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Sound down on Singingfish searches

Multimedia content not as plentiful as hoped


Finding a specific video or audio file on the Web can be a challenge, but like most problems caused by technology, there’s an equal but opposite tech solution at hand — in this case, the Singingfish search engine.

Founded in 1999 and now owned by Thomson, Singingfish handles 1 millions queries a day from the search boxes in Win-dows Media Player and Real Networks Player. You also can search Web media listings directly from Singingfish central, which has been recently renovated to include new features, which are being tested.

The search engine brings back a broad swath of results that sometimes misses the mark; for example, a search for “American Beauty” found parodies, soundtrack samples and clips from various talk- and award shows with the stars of the movie, but no trailer. A search for “Hannibal” returned nothing but results about the city in Missouri. A search for the “Grinch” seems to hit the target, though; as with any test of relevancy, your mileage may vary.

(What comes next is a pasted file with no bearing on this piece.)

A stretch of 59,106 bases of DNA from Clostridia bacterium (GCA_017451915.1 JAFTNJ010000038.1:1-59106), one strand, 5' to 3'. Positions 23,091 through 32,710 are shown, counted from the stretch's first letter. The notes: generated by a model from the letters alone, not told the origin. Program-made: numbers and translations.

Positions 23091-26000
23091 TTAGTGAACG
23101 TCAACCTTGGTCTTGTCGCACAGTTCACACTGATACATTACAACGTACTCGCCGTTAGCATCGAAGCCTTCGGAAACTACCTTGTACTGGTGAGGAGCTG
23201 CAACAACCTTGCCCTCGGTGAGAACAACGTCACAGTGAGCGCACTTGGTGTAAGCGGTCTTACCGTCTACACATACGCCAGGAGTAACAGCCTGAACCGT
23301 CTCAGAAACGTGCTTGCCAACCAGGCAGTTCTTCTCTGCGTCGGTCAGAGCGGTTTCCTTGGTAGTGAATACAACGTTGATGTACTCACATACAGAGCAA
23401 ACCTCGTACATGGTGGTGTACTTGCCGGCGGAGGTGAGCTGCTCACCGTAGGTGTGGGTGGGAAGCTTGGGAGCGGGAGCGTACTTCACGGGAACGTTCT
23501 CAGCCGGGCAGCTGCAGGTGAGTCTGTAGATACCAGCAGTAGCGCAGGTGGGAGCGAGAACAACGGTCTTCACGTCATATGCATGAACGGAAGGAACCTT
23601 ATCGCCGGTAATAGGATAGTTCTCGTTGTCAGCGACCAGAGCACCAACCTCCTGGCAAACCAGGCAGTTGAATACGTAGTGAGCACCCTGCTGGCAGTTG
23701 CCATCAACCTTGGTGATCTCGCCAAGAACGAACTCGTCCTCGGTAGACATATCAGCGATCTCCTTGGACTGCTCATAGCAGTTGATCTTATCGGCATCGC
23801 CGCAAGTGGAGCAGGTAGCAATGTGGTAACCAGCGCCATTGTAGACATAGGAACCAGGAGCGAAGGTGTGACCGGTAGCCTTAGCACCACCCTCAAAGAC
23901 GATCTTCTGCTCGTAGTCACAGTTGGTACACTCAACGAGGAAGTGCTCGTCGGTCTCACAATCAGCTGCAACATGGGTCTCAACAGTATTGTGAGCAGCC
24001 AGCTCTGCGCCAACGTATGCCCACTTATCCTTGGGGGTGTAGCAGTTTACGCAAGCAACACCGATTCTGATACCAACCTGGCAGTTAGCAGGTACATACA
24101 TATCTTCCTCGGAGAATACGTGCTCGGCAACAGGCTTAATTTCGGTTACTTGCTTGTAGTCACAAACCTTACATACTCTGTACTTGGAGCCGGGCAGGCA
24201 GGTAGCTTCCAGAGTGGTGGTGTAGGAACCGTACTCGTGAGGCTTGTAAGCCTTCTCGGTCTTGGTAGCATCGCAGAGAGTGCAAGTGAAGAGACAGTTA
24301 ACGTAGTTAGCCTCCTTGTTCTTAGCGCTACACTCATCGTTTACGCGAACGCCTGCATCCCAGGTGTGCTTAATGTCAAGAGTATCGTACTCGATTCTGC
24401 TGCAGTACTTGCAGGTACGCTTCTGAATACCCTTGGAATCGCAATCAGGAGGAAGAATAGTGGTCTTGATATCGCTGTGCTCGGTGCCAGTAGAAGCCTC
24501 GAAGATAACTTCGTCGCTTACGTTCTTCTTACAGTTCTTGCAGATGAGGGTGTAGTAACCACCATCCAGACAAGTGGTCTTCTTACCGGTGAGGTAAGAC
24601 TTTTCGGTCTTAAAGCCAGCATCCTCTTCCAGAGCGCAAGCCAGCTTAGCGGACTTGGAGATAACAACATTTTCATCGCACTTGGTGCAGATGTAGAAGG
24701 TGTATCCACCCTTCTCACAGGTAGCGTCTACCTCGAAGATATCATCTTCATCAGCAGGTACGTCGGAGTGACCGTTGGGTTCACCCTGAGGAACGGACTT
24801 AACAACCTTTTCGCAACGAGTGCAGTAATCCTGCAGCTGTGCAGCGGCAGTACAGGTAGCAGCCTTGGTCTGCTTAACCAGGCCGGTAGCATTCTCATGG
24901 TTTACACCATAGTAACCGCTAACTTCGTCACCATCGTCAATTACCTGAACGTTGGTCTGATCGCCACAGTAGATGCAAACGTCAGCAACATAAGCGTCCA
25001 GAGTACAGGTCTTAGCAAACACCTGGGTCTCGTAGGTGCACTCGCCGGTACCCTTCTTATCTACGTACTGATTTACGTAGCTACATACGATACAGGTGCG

The greatest limit to Singingfish, might be that there’s much less multimedia content (though it’s growing fast) on the Web compared to text, and what’s there is often locked away behind subscription walls and in a multitude of file formats that the end user may not be able to view, even after Singingfish has found it. (The service indexes Windows Media Format, RealAudio, RealVideo, QuickTime and MP3s, but not Flash, Shockwave or Java that may contain multimedia.)

If you’re looking to include your own media assets in Singingfish, they offer a paid inclusion program, and if you’d like to add a multimedia search to your site, you can pay them to do that, too.

Got a site to share with me? Email tfsmith@reedbusiness.com

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